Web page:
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Four Month Sleep Regression

If you are reading this, you are probably in the throes of the dreaded four month sleep regression, or at the very least, preparing for it. First of all: take a deep breath. There is light at the end of the tunnel.

What is the four-month sleep regression?

The four-month sleep regression is a period of time, lasting anywhere from two to six plus weeks, when your baby is going through a change in their sleep schedule. It can start as early as ten weeks to as late as five months old. You might find your baby suddenly waking frequently during the night or resisting sleep in general when they used to sleep well. Some other signs include changes in appetite, less napping, and fussiness.

Since this is the first sleep regression your baby will experience, it can be the hardest to deal with. The good news is, it’s all because your baby is growing and gaining a new level of awareness, so they’re more curious about their world!

The science behind it

At four months of age, your baby will need approximately twelve to fifteen hours of sleep over a twenty-four hour period. This means a four to six-month-old baby will have around ten to eleven hours of sleep during the night, with one or two awakenings to feed.

The four-month sleep regression is linked to a permanent change in your baby’s sleep cycle where he or she will start to experience more time in a non-REM sleep stage, causing them to wake up more frequently.

As a newborn, your baby’s sleep comprised of 50% REM sleep. Now, as he or she is getting older, they’re moving onto sleep cycle of 25% REM sleep so they’re able to make room for the other sleep stages. Even though their REM sleep is lighter than an adult’s, the new sleep stages added to their cycle are lighter than what they’re used to. As a result, there’s a higher chance your baby will wake up as they settle into sleep.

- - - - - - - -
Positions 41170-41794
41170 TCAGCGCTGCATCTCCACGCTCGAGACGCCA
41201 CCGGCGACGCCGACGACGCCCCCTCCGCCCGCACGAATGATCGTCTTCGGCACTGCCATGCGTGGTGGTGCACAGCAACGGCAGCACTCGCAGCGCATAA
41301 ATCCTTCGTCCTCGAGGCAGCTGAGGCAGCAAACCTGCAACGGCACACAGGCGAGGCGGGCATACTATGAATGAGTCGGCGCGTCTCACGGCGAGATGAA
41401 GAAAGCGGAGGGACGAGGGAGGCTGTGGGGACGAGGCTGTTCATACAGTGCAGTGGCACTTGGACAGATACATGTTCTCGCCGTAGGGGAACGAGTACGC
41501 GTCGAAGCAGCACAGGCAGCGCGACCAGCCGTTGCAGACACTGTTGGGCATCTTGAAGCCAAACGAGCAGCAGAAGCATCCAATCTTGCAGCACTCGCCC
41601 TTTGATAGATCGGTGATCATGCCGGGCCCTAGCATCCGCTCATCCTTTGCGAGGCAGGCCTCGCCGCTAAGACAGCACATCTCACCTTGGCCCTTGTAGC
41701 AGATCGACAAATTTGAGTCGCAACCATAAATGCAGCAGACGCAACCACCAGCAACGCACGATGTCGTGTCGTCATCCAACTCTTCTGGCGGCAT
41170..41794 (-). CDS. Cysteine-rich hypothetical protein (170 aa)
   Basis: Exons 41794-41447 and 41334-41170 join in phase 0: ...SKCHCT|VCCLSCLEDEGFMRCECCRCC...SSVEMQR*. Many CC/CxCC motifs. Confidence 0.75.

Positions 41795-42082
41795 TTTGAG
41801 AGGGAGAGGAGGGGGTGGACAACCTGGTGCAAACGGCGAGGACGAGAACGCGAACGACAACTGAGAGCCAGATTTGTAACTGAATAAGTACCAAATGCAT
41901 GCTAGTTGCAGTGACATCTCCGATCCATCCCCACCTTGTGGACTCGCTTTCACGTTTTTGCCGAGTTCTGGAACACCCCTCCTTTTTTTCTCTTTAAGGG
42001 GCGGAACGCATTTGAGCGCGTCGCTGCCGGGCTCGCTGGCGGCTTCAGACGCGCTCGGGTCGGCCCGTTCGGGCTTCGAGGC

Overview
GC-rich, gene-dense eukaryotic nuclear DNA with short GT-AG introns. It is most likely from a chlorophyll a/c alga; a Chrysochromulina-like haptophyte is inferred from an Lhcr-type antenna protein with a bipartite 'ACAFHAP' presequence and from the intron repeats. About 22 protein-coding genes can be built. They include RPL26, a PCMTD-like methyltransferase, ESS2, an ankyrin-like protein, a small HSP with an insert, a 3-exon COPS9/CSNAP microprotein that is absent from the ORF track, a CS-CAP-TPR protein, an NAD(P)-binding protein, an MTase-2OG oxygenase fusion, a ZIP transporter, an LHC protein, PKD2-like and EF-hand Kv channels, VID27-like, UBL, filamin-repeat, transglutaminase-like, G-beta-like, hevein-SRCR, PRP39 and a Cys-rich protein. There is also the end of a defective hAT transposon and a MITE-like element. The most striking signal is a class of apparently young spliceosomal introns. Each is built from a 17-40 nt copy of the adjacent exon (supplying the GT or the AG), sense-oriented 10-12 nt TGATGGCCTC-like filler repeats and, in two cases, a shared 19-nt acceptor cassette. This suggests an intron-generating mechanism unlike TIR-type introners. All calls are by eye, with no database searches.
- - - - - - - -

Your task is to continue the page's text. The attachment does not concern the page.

Not to mention, this sleep regression might coincide with developmental milestones such as learning to roll over and early stages of teething; all of which will cause your baby to wake more frequently.

Can I avoid the four-month sleep regression?

The answer is: no. It’s an inevitable and permeant change as it’s part of your baby’s development and their changing sleep cycle. However, it doesn’t have to be a waking nightmare! There are ways to prepare for the sleep regression and to manage it.

Managing the four-month sleep regression

1.) Give Time to Practise New Development Milestones During the Day

If your baby has discovered a new skill, such as rolling over, it might be keeping them up at night as they try to practise it. By giving your baby time to practise their new developmental skill during the day, they won’t spend all their nights trying to learn it!

2.) Slowly Break Sleep Associations

While this step works best in preparation of the four-month sleep regression, it can also work once the sleep regression starts. Often a baby falls asleep while being nursed or held. As a result, a sleep association is created, where your baby will associate being held while sleeping. Try to slowly break these sleep associations by replacing them with new ones that don’t require your presence.

3.) Put Your Baby Down Drowsy

When your baby is drowsy, put them in their cot right away rather than waiting until they’re asleep. This will help teach your baby how to sleep on their own and will help break any sleep associations they’ve made.

4.) Fully Feeding During the Day

As your baby is more curious about the world around them, you might notice their attention shifting away from feeding. This can lead to your baby finishing feeding before they’re actually full, so make sure to feed your baby in an environment where they can feed effectively. Full feedings during the day and before bed can help prevent your baby from being hungry at night. A dream feed (feeding while your baby is sleeping) might help as well!

5.) Adjusting Bedtime

When a baby is overtired, they can resist sleeping A LOT (similar to when adult’s get a second wind at night). Try to adjust your baby’s nap or bedtime, so they are going down before that overtired state.

6.) Ask for help!

This regression can be an especially exhausting time; in order to take care of your baby, you have to take care of yourself too. If you have a partner, family or friends who are willing to help, let them! Try to switch night shifts or even have someone watch over your little one during the day so you can get some much needed rest.

This post originally appeared on, and it has been published here with permission.


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